Opened World: Get Points or Die Tryin'

Opened World: Get Points or Die Tryin’

Miguel Penabella sips Bacardi like it’s your birthday.

50 Cent murders his way through two unnamed Middle Eastern countries in 50 Cent: Blood on the Sand, a work that represents the maximalist excesses of videogames. Mindlessly violent and breathtakingly misogynist and racist, the game epitomizes the perfect mirror of videogames, reflecting back at us the ugly essence of all that we play. Games are the only medium to provide a scenario where 50 Cent plays himself (rather than an original character) laying waste to a war-ravaged landscape set to a soundtrack of his own music. Its absurdity borders on the parodic; from the very opening seconds of the game, I found myself struggling to control laughter. Crucially, 50 Cent: Blood on the Sand’s foundation in gangsta rap differentiates it from other third-person, cover-based shooters like Gears of War or Army of Two from that ubiquitous Unreal Engine 3 period. Its musical background serves as a new lens on military shooter games, reframing warfare as fantastical gangland violence. In doing so, Blood on the Sand’s nonsensical moments make a mockery out of videogame conventions and storytelling. From its shameless reflection of the ugliness of games emerges a crucial honesty: videogames have consistently peddled juvenile trash. It takes the farcical extremes of 50 Cent offering crude thrills to upturn the generic expectations of players, as the game equates mindless military shooters to maximalist gangsta rap music.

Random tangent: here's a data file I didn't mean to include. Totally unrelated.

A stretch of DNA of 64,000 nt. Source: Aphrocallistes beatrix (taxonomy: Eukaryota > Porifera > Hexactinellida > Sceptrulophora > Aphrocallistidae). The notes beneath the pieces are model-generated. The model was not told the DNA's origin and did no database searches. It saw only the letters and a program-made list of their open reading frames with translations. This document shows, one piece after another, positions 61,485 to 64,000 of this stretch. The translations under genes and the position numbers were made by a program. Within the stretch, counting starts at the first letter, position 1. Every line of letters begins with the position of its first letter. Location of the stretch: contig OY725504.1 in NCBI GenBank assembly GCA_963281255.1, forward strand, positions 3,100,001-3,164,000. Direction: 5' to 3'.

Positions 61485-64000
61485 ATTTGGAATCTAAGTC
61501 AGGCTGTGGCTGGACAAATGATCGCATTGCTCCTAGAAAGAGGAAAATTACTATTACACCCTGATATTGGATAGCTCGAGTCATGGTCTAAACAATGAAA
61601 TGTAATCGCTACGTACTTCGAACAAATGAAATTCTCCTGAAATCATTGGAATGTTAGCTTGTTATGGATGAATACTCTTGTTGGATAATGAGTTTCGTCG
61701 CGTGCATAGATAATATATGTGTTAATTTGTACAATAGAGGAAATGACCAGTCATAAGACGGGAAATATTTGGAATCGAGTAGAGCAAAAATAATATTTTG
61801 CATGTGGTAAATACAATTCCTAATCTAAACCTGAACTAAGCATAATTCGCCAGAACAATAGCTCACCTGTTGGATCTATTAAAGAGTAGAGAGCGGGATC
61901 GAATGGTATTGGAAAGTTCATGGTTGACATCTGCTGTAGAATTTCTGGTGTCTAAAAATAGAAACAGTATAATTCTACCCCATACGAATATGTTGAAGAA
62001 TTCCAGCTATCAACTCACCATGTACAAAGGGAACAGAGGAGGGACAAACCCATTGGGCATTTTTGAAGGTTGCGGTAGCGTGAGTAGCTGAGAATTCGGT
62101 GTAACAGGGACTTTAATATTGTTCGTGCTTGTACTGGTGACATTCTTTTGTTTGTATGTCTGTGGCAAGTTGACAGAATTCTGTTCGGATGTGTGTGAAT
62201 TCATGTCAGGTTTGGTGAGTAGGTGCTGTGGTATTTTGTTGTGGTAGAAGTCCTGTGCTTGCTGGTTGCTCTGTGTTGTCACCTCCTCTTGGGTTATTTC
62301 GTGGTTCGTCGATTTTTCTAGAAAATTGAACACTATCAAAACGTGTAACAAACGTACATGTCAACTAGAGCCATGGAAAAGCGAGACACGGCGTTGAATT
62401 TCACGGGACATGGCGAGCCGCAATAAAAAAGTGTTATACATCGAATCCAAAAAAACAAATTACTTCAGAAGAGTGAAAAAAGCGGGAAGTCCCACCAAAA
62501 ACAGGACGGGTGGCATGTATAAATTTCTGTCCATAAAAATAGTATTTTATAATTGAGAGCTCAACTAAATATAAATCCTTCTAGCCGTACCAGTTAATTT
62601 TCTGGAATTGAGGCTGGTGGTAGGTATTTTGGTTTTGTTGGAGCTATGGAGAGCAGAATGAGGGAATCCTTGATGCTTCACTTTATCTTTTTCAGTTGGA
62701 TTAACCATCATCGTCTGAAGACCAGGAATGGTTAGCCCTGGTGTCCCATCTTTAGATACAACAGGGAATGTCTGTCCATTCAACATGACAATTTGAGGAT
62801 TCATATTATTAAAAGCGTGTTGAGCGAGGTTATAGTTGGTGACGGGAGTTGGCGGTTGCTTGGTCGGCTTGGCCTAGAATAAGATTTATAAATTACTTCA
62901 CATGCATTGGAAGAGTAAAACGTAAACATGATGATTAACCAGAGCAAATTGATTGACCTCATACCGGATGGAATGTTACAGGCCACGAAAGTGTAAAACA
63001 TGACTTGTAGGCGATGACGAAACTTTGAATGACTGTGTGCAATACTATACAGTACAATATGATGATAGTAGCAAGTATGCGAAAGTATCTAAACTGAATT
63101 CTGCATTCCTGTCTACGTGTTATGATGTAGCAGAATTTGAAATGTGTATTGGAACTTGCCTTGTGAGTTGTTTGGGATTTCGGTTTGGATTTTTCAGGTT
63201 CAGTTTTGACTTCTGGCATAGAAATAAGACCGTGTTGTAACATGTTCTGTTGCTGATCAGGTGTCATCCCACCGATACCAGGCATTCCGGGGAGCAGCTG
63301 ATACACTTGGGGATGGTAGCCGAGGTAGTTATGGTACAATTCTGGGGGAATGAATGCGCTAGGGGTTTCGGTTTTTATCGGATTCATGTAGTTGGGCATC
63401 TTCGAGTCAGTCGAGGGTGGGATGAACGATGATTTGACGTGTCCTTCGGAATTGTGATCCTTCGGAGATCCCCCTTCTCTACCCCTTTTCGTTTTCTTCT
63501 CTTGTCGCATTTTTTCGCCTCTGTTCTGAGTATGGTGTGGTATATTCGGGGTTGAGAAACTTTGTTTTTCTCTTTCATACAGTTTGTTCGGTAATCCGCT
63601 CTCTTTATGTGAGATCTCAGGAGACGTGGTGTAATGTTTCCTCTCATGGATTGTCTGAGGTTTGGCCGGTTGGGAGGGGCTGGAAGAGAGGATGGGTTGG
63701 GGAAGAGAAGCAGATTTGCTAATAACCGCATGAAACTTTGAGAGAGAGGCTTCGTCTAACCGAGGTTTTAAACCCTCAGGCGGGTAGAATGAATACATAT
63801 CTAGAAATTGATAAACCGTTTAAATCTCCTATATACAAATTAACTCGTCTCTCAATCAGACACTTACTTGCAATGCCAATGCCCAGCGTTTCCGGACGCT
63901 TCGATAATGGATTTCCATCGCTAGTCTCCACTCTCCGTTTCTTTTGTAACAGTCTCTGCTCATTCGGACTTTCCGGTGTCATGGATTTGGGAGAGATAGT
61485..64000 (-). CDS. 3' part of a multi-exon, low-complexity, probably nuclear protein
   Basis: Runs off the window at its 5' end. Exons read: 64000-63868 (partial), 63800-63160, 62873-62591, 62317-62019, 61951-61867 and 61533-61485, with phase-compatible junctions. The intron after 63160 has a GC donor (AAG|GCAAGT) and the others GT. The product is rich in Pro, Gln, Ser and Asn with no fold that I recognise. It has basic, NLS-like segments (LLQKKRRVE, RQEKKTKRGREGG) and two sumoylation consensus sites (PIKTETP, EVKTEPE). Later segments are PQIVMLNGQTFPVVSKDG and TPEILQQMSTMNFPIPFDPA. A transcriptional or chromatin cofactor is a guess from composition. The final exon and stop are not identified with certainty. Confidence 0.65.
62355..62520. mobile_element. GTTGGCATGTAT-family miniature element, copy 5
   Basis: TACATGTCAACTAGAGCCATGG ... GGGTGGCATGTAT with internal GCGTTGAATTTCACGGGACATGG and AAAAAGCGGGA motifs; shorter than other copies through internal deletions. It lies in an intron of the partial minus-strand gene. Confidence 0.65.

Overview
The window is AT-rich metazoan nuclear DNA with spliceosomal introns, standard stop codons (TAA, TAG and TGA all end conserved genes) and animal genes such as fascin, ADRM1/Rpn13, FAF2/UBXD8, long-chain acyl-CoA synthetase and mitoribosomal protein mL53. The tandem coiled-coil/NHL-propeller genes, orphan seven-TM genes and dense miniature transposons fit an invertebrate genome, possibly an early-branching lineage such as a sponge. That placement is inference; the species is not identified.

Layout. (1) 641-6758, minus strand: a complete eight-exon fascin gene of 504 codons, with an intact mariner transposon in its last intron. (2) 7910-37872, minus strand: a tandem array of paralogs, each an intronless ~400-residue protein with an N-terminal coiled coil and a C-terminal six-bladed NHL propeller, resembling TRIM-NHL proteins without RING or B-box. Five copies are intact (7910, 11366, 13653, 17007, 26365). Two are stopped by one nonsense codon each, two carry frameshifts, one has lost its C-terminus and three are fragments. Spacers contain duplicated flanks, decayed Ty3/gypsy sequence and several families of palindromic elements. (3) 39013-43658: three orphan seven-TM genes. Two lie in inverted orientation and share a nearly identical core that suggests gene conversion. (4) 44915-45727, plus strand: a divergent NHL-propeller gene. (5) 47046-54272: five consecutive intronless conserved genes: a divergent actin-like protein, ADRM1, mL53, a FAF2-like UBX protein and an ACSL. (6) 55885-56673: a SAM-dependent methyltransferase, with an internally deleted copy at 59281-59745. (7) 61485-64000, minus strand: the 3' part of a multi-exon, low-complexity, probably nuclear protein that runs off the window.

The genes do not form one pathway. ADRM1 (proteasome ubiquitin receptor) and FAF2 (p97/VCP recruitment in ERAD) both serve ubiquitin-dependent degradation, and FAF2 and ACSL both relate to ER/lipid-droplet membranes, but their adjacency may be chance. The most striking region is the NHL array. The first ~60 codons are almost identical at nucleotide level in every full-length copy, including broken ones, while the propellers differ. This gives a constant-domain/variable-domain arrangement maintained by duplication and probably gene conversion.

50 Cent: Blood on the Sand seeks to answer a single question: “Where’s my skull?” This is the oft-repeated line from 50 Cent, who is accompanied by G-Unit labelmates Tony Yayo, Lloyd Banks, and DJ Whoo Kid. 50 Cent is paid for a concert in the form of a diamond-encrusted skull reminiscent of the Damien Hirst pop art piece For the Love of God, though the skull is immediately snatched up by a mysterious female mercenary. Like Jimmy Carter chasing after the eponymous rifle across a ruthless desert landscape in the Western classic Winchester ’73, 50 Cent races after his glistening trophy as it changes numerous hands throughout the game, always making sure to remind players, “That bitch took my skull!” After this central conflict emerges, the earlier pretense of a recognizable civilization crumbles. The opening image of a crowded concert venue gives way to a burning warzone like a low-budget replica of the ambush in Black Hawk Down. Virtually no trace of civilians will be found, with any sense of logical storytelling replaced by a nonsense story in a nonsense setting overflowing with enemies. Blood on the Sand’s absurdities become comic: 50 Cent taunts a tank with “Fuck you!” before blowing it up with C4, clearing the path to a strip club (the only operational business in this war-torn country) set to his song “I Get Money.” The game never mocks or berates the player’s actions directly; its sheer level of comic absurdity and the joy derived from it renders players complicit with videogame violence so exaggerated that it becomes unrecognizable. Blood on the Sand resembles fictional representations of games in other media, like in Spike Lee’s film Inside Man: so cartoonishly violent as to be unreal, even as it anticipates real games like 50 Cent’s.